High-power, prosocial individuals showed highest empathic accuracy (source)

Overall, what does this research suggest? Contrary to popular belief, power does not corrupt absolutely. In fact, some people who have power can actually be some of the nicest and most compassionate. Perhaps as a society, we focus too much on when power leads to immoral actions among politicians, and this focus leads us to forget when power leads people to act in the best interests of others.

Can you remember the last time you saw power lead to prosocial action? Let us know in the comments!

P.S. I'll be discussing this research at the Annual Convention of the Association of Psychological Science in Baltimore this week!

Côté S, Kraus MW, Cheng BH, Oveis C, van der Löwe I, Lian H, & Keltner D (2011). Social power facilitates the effect of prosocial orientation on empathic accuracy. Journal of personality and social psychology PMID: 21463075


  1. And so the next question is whether prosocial people are disadvantaged when it comes to attaining power.

  2. That's a great question! And one that researchers have some answers for (thankfully). The short answer is that people can gain status by being nice to others-- that is, people who are more cooperative at work are also more respected.

    Of course, it seems that only those who are truly prosocial--at their core-- tend to remain so once they gain power. Thanks for reading!

  3. To some extent, the idea of "power corrupts" may be looking at the issue backwards. It seems like power tends to attract those who are self-centered.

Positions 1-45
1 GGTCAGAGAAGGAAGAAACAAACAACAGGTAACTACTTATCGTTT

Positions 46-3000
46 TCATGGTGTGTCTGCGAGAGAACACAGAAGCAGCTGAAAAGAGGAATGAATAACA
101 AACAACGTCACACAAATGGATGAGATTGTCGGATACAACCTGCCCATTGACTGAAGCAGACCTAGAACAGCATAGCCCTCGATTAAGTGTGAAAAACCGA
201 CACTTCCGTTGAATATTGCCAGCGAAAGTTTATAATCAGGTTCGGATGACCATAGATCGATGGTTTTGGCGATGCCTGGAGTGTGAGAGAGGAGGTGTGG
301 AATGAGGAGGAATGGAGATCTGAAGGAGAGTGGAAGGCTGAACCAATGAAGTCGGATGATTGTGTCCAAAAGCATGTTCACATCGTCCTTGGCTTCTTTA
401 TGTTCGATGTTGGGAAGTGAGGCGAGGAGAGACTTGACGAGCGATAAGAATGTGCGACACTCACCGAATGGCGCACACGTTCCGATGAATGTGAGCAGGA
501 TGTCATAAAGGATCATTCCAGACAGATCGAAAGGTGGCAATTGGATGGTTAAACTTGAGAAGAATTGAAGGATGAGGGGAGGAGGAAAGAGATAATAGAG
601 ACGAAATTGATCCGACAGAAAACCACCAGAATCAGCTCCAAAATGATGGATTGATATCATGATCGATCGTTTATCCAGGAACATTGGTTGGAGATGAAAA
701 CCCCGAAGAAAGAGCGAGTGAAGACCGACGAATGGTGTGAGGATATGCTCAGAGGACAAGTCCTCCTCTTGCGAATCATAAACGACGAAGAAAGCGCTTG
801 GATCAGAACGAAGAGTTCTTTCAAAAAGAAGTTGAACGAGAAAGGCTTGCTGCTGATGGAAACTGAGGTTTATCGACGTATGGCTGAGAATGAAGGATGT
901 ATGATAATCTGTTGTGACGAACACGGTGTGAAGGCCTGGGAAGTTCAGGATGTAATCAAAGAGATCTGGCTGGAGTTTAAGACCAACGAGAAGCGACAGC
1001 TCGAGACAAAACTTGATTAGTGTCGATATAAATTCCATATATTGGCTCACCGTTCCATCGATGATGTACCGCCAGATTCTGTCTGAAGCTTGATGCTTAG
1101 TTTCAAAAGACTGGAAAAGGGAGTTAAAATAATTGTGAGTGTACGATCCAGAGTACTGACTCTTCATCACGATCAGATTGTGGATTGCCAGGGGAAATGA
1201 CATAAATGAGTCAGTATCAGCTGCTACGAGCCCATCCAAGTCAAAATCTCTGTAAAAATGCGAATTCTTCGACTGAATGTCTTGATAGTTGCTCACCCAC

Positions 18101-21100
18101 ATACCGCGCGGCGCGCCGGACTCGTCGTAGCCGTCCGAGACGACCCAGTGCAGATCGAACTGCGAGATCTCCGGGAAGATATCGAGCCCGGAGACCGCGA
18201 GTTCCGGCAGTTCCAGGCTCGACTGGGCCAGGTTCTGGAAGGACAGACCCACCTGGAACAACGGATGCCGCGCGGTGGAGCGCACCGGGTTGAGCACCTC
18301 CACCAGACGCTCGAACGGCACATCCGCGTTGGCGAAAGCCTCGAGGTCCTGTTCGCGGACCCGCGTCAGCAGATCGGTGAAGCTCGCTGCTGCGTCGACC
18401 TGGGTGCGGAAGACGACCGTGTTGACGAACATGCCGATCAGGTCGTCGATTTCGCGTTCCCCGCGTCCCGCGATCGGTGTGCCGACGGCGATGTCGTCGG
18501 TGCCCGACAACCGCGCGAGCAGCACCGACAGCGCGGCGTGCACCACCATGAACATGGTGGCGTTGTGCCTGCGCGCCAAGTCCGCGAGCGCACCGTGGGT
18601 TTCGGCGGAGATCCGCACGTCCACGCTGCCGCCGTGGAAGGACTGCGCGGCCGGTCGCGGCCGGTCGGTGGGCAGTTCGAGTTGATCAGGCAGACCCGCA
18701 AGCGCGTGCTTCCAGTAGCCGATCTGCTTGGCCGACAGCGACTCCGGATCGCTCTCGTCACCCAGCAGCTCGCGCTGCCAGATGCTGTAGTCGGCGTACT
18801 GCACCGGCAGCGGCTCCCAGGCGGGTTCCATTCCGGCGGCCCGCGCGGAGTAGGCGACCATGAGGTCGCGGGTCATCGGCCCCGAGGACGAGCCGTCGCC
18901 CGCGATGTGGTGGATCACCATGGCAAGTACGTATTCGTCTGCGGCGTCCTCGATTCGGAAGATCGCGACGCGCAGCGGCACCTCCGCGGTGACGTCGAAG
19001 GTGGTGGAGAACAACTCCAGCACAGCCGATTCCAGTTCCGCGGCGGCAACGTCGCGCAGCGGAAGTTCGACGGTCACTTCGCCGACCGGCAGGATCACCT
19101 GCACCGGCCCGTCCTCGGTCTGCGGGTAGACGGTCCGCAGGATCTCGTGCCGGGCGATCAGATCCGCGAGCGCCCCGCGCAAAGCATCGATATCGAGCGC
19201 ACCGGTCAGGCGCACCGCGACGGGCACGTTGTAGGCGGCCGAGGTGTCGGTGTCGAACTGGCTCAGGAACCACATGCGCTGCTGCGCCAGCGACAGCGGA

4. Thanks for your comment Christina, and I think there is definitely truth to what you are saying-- some people who are corrupt, or egotistical, or self-interested tend to seek power more than others. However, a lot of research suggests that the other direction is also true-- that when we give a person power in an experiment, they actually become more self-centered than they were before they were given power. It's bi-directional!

    Great comment!

  5. I've always thought that the Meek would never inherit the earth because the first self-centred person who asked for it would be given it.

    A wired tweet today concerned stock portfolios of US Reps beating the market consistently by 6%. Other studies I have read suggests that the corporate environment is a haven for sociopaths >Enron, Worldcom, even the latest IPO for LinkedIn was seriously undervalued for gain by those setting the price.

    It does seem that those with social responsibility are faced with some sort of glass ceiling in a corporate/political climate.

  6. Thanks for your comment! It's very intriguing: the notion of a glass ceiling in a corporate dog-eat-dog climate. I'd venture that the research hasn't been done to look at that specific question.

    What I do remember is research suggesting that elevated power also leads to the pursuit of context-specific goals and motives. Thus, if your corporation's goals are fundamentally self-interested, these goals are likely to shape the goals of those in power towards more selfish pursuits. Would a nice guy or gal rise to the top in that sort of corporate climate? Maybe not.

    Thanks for reading!

  7. Seems like power is a dangerous spiral of feedback loops, and when the individual is subservient to a greater power/collective then the 'other's perspective' gets marginalised.

    Who guards the jailers? Certainly seems like the US Reps are working with the corporations rather than for the 'people'